Postby 06072010 » Wed Jun 02, 2010 3:58 pm

Bert wrote:
FlightoftheEarls wrote:
d34dluk3 wrote:
FlightoftheEarls wrote:Exactly. Hence the term stealth layoff.

Well, I mean, obviously you're right in a literal sense. I took umbrage at the connotation that these "lay-offs" were not for cause, since they obviously were.

But that's the point. What if you had a job where you could only do work at the job when you boss told you to, but he never gave you any assignments even when you asked and then fired you for not working hard enough? That's why they're being called stealth layoffs by a lot of attorneys, rather than firings for cause.


That is referred to in biglaw as "freezing somebody out". I have heard of partners here doing that to associates. From what I understand, the logic is that the associate should be cognizant of the fact that the partners are not doling out work to said associate, and said associate should take the hint that his/her services will not be needed much longer and get out before the axe falls.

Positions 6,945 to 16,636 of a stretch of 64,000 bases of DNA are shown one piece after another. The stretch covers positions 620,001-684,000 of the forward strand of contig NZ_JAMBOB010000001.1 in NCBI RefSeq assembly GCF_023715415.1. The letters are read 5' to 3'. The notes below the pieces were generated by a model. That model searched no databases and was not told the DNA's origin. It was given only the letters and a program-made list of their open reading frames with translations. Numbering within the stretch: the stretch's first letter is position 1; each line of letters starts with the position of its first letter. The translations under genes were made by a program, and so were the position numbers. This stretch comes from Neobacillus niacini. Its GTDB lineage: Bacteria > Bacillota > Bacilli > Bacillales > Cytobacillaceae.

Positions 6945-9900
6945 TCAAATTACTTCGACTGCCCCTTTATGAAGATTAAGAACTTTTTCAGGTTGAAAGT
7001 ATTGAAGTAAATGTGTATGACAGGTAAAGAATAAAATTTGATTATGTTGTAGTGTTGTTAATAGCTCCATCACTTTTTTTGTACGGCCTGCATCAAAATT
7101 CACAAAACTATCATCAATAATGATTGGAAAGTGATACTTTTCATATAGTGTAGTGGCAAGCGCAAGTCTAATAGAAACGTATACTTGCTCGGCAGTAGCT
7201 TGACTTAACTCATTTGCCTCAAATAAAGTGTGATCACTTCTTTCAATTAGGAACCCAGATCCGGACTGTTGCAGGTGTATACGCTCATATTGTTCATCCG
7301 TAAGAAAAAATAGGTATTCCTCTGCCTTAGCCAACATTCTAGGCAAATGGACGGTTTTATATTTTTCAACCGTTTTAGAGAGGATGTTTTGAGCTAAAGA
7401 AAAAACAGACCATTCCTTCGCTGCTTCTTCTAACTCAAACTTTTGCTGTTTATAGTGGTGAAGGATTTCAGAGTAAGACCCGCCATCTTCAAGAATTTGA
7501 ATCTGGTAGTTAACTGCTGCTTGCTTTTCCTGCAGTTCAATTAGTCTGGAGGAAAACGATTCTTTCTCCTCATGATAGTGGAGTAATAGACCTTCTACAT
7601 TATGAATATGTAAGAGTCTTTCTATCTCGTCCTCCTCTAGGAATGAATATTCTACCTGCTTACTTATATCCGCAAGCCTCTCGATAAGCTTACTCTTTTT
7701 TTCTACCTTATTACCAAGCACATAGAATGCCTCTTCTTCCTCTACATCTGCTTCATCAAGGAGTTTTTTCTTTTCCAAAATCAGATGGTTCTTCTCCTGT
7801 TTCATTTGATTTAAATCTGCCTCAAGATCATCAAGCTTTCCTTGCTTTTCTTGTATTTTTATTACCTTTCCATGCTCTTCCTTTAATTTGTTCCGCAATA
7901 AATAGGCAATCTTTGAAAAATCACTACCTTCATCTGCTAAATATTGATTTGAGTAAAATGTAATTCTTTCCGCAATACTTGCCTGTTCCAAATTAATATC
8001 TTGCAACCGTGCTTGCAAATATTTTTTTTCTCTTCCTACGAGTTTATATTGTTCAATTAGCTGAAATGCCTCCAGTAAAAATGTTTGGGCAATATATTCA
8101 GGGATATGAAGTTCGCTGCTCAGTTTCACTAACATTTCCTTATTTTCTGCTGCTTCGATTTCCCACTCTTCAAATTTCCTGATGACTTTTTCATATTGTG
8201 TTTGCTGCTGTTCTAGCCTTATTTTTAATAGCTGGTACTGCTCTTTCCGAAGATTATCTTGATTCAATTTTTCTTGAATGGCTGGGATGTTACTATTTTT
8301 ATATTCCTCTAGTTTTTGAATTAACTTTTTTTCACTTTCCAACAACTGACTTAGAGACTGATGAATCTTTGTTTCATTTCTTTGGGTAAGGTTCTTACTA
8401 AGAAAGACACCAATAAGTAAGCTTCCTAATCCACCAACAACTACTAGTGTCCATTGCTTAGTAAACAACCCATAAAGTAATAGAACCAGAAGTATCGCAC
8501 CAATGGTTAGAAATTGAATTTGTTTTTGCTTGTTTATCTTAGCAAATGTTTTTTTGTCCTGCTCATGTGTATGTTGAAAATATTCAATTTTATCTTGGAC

Yup.

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Matthies
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Re: New Recruiting & Biglaw Retention

Postby Matthies » Wed Jun 02, 2010 4:01 pm

Bert wrote:
FlightoftheEarls wrote:
d34dluk3 wrote:
FlightoftheEarls wrote:Exactly. Hence the term stealth layoff.

Well, I mean, obviously you're right in a literal sense. I took umbrage at the connotation that these "lay-offs" were not for cause, since they obviously were.

But that's the point. What if you had a job where you could only do work at the job when you boss told you to, but he never gave you any assignments even when you asked and then fired you for not working hard enough? That's why they're being called stealth layoffs by a lot of attorneys, rather than firings for cause.